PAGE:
SP is in the second year of a project in the small village of Hooper Bay. Hooper Bay is about 500 miles west of Anchorage, in far western Alaska. It sits on the Bering Sea, about 300 miles from the Bering Strait and Russia. There are no roads to Hooper Bay; it is accessible only by plane or by boat. It is a small village, about 1,100 people, and is almost exclusively (98%) comprised of Yupik Eskimos.In 2005, the school caught fire and burned; the resulting fire also burned 17 homes in the community (when you consider that there are only 40-50 homes in the entire town, that's a lot!). Franklin Graham (yes--he's Billy Graham's son and also the CEO of SP) was in Alaska at the time, and immediately flew to Hooper Bay to evaluate the scene. What he saw then, and what we saw these past two weeks, is hard to believe.Most of the town of Hooper Bay lives in Third World conditions; no running water or sewer systems in their homes, and although most have electricity, some do not. They have oil furnaces to heat their homes, but since the price of oil is $6.00+/gallon, many heat with driftwood collected on the beach. There are dirt roads in town, but only 2 or 3 vehicles. However, the villagers have a huge collection of four-wheelers that they use for transportation. Most of the homes look derelict and abandoned; you are shocked to find out that an entire extended family lives here. For many months of the year, the town is covered in snow and ice, with 18 hours of darkness each day. Abuse, in all of it's various forms, is very prevelant in town, and depression and suicide are major issues, especially among the teens in town.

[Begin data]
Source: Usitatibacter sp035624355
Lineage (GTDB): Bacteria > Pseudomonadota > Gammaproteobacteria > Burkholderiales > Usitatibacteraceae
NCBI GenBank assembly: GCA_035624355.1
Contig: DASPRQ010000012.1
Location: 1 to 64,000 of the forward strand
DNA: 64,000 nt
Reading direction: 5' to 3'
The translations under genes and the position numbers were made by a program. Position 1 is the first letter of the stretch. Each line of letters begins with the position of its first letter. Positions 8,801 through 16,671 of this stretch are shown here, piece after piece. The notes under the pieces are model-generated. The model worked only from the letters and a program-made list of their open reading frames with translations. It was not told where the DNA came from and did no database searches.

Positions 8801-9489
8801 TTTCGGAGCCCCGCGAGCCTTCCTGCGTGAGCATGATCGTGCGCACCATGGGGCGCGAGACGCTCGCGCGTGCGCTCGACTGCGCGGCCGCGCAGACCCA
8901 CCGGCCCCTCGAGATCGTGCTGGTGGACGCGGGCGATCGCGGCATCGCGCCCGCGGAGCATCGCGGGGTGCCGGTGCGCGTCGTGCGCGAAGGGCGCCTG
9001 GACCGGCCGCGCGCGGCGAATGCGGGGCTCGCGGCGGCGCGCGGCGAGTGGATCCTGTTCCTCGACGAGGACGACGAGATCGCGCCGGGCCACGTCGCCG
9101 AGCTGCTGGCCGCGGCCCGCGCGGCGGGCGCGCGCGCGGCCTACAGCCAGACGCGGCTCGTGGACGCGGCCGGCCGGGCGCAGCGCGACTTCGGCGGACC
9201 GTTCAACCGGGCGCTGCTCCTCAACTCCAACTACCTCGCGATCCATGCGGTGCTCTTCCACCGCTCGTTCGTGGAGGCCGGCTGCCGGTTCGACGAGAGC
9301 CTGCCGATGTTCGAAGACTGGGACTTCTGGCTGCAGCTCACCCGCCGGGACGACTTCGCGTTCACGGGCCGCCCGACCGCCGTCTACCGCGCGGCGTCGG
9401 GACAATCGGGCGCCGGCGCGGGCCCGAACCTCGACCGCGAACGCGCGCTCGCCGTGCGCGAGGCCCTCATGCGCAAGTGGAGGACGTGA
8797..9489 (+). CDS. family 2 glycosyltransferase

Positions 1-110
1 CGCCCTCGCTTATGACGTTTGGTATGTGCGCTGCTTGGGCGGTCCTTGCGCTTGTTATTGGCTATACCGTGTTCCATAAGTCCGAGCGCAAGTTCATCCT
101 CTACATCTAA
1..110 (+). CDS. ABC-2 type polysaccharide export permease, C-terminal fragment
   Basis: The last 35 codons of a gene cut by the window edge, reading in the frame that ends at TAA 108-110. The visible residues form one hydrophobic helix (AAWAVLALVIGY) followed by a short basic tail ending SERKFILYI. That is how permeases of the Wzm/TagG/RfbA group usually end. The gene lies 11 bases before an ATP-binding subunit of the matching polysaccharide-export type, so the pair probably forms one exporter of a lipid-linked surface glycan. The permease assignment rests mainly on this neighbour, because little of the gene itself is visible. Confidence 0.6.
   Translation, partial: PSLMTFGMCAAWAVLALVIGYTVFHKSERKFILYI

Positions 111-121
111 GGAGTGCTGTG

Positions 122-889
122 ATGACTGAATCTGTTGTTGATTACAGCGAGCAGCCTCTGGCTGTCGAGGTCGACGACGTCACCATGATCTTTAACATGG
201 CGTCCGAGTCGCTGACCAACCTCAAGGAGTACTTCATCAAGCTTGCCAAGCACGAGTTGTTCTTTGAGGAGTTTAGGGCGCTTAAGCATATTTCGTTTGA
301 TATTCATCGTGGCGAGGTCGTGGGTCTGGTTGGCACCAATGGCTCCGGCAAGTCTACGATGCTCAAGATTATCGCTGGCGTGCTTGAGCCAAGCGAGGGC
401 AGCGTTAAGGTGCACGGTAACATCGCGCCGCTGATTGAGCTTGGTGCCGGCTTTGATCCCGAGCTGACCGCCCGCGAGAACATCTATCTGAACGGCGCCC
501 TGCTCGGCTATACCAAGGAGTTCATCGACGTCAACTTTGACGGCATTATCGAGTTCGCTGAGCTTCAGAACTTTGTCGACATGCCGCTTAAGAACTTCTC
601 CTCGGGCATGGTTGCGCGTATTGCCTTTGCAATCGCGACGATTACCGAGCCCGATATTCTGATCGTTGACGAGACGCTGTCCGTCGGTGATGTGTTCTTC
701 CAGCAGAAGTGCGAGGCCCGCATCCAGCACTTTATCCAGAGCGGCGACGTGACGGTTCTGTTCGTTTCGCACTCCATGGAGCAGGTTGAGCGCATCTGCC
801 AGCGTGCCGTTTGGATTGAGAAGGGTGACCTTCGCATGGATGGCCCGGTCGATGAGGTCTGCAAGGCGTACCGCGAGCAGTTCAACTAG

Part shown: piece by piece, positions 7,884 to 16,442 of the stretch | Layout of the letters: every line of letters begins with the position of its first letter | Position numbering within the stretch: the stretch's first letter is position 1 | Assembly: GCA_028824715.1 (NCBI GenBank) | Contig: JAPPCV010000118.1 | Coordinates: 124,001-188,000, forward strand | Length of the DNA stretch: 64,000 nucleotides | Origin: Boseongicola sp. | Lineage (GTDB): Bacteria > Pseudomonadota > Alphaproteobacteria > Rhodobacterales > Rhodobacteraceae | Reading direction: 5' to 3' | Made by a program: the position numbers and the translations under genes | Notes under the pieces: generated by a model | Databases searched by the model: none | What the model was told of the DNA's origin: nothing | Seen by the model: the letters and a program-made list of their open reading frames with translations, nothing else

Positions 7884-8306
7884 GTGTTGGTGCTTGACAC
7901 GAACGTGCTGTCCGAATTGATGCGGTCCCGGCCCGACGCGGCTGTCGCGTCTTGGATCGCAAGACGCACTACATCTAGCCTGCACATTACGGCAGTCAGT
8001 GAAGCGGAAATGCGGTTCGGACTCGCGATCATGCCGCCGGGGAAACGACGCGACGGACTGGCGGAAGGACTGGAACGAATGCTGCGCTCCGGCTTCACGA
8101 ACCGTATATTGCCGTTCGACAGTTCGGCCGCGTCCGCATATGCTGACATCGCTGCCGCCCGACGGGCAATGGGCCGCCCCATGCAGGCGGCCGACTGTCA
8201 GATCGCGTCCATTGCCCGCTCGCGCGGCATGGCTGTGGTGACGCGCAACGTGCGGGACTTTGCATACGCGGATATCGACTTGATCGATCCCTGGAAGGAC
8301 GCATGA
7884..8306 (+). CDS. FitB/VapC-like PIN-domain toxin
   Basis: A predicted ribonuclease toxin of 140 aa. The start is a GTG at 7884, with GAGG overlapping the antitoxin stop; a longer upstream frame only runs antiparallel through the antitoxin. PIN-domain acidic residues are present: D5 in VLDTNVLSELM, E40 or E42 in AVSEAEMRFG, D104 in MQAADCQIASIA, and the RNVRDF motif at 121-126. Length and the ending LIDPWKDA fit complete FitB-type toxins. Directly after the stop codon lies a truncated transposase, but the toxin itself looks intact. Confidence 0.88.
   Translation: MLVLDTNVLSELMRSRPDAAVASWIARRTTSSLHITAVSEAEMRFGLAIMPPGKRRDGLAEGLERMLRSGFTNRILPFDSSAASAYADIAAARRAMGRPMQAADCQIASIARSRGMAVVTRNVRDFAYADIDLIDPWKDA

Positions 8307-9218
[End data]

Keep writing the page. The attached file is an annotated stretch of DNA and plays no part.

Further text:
In this inhospitable place, the Yupik Eskimos have lived for centuries, and they thrive here. It's their ancestral home, where generations and generations have lived. They have no desire to move anywhere else, and SP is committed to making life better. In 2006, SP built 5 private homes for families, and this year is building a combination church/youth center for the village, and a home for the pastor of the local church. These were the two projects that we came to work on.
Today was a travel day: we flew in a small plane from Soldotna to Hooper Bay, and landed in a pouring rain. We spent the rest of the day making ourselves at home in our new accommodations, a series of tents pitched just outside a temporary sewage lagoon built several years ago (and mainly unused). SP has 10 weeks of teams coming this summer, and this is where they live while in town. The two large brown tents are a bathhouse facility and dining facility; the six small tents are for sleeping.